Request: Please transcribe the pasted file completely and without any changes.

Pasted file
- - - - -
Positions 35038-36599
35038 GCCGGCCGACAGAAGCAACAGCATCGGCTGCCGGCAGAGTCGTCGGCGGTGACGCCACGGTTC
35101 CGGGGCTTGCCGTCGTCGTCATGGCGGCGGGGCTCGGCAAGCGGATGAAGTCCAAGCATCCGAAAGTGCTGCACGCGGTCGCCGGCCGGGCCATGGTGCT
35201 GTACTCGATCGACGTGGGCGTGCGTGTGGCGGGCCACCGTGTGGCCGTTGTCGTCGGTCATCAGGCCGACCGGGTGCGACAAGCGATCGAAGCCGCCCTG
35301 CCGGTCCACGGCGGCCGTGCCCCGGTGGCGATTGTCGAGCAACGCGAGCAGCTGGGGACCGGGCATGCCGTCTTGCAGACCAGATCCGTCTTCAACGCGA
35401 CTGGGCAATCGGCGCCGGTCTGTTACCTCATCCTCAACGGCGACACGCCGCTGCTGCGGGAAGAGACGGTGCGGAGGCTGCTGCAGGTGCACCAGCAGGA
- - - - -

Positions 35038-36599
35038 GCCGGCCGACAGAAGCAACAGCATCGGCTGCCGGCAGAGTCGTCGGCGGTGACGCCACGGTTC
35101 CGGGGCTTGCCGTCGTCGTCATGGCGGCGGGGCTCGGCAAGCGGATGAAGTCCAAGCATCCGAAAGTGCTGCACGCGGTCGCCGGCCGGGCCATGGTGCT
35201 GTACTCGATCGACGTGGGCGTGCGTGTGGCGGGCCACCGTGTGGCCGTTGTCGTCGGTCATCAGGCCGACCGGGTGCGACAAGCGATCGAAGCCGCCCTG
35301 CCGGTCCACGGCGGCCGTGCCCCGGTGGCGATTGTCGAGCAACGCGAGCAGCTGGGGACCGGGCATGCCGTCTTGCAGACCAGATCCGTCTTCAACGCGA
35401 CTGGGCAATCGGCGCCGGTCTGTTACCTCATCCTCAACGGCGACACGCCGCTGCTGCGGGAAGAGACGGTGCGGAGGCTGCTGCAGGTGCACCAGCAGGA